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Family payment cuts slip under the radar amid election frenzy

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Photo: Shutterstock
Photo: Shutterstock

New cuts to family payments will come into force largely unnoticed on 1 July, obscured by the frantic last moments of a very long federal election campaign.

When families sit down to watch the results roll in and to discover who will be the Prime Minister, many will be significantly worse off regardless of whom it turns out to be.
Family Tax Benefit Part B (FTB B) is a payment to single earner families with dependent children. Both married parents and sole parents are currently eligible. It’s about $60 a week.

Originally contained in the Abbott government’s 2014 Budget, the changes that come into effect on 1 July will remove access for married couples when their youngest child turns 13. This was originally part of a much larger package of cuts that would have impacted on single parents as well.

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However, this cut was the only agreeable one to the Labor opposition and so the new Turnbull government, desperate for Budget savings, split the package.

With the rest stalled in the Senate, only those cuts that impact couple families will proceed.

In a cynical grab for Budget savings, the government has established a new regime that discriminates against single earner families and will hurt stay-at-home mums and their children. There’s an ugly philosophy underpinning these changes that says that choosing to raise your children full time is neither valued nor respected and should attract a financial penalty.

These changes will have a major impact. More than 76,000 families around Australia will lose almost $10,000 each over the first three years of the cuts.

That’s money for school textbooks, uniforms, healthy food and all the things teenagers need to learn to the best of their ability throughout high school.

Apart from the fact that these changes are going to hit those least able to afford it, they are a new and absurd attack against a mother’s decision to stay at home for her children.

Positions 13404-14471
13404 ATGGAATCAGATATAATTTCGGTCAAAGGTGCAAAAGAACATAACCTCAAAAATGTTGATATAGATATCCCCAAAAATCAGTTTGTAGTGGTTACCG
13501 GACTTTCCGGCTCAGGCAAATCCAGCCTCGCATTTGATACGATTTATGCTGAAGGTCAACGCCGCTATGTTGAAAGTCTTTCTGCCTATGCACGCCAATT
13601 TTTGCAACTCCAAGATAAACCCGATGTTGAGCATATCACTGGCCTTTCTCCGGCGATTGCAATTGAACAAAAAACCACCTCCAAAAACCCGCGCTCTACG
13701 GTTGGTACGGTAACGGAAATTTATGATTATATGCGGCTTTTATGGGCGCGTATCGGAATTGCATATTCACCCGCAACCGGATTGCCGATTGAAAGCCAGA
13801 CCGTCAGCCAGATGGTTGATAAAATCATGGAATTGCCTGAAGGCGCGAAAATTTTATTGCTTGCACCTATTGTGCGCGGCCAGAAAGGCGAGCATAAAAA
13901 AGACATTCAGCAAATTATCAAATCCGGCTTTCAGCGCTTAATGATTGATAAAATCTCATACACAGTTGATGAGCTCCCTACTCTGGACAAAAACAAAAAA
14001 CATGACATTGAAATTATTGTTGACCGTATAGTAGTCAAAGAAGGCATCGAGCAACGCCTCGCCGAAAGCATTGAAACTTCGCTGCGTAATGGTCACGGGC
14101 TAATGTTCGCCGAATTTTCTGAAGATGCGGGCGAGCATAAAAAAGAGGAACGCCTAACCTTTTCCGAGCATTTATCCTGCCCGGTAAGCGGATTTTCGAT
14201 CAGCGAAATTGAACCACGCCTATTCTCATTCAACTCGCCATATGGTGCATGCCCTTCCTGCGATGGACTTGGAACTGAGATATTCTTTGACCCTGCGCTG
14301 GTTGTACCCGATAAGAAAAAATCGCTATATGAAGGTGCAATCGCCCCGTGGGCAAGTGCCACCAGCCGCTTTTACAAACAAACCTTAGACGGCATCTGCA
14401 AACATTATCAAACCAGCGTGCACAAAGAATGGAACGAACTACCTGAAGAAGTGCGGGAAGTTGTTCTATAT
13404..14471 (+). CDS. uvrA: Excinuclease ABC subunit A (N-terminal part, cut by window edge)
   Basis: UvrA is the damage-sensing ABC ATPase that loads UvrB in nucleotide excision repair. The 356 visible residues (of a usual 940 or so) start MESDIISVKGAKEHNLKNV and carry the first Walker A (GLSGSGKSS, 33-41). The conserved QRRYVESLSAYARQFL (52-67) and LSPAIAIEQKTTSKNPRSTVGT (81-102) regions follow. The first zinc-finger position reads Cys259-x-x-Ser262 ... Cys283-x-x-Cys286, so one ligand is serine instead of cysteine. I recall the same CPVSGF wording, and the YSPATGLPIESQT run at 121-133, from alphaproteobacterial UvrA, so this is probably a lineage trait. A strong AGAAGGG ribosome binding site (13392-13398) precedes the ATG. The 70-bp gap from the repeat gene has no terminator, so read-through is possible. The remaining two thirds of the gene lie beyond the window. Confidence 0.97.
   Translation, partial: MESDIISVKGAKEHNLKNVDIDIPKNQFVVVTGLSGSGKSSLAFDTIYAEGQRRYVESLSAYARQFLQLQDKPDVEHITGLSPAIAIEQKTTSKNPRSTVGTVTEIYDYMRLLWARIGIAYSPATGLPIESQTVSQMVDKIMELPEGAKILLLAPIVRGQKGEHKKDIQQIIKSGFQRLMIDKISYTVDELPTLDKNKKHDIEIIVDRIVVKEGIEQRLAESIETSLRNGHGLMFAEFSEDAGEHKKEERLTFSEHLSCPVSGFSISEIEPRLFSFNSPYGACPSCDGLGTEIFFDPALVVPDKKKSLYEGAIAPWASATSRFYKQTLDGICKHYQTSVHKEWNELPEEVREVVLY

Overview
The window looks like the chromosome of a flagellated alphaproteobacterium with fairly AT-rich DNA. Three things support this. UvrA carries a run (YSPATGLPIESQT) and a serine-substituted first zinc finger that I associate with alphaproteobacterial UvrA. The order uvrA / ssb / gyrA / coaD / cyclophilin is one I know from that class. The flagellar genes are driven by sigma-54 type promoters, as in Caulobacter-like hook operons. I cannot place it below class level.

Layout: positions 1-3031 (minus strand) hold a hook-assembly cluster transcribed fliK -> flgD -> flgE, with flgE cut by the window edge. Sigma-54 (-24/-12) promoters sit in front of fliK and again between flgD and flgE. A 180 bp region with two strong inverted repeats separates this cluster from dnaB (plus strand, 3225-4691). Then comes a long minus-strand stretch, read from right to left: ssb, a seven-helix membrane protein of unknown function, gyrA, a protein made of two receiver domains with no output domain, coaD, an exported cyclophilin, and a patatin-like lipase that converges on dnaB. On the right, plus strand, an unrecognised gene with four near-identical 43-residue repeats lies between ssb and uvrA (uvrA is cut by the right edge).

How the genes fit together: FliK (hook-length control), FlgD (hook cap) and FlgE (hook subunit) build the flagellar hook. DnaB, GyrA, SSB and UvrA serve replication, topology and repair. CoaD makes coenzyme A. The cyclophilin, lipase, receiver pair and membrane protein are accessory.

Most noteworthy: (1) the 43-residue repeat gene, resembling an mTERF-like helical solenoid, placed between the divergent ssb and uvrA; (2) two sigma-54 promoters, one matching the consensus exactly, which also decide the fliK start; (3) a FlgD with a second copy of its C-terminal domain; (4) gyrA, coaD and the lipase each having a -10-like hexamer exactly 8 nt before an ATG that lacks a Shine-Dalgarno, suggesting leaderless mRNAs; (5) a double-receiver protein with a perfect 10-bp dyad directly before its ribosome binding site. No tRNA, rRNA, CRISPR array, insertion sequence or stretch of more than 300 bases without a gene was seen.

Nor are they based on any assessment of need.

Once the youngest child turns 13 an out-of-work couple struggling to meet the needs of their family in our changing economy is not eligible for any payment, but a sole parent on $100,000 per year can receive the full FTB B payment.

Until recently it was common ground between successive governments that parents should be assisted through family payments to exercise a choice as to how they will care for their children.

The work of parents in the fulltime care of their children is of enormous value to them, their children and the community as a whole.

The desire for increased workforce participation was and should be subject to those fundamental values and principles concerning the exercise of family responsibilities and the care for children.

Well, that all seems to have changed.

The major parties have united to take money from the pockets of mums who choose to stay home.

With the parliament adjourned and the government in caretaker mode, it may be too late to stop these unjust changes in the short term. But we can try to force change when the new parliament resumes.

No cuts to families in need should proceed, but the absurdity of these discriminatory measures should highlight the need for a full review of family payments so that families can be better supported in their decisions to care for their children.

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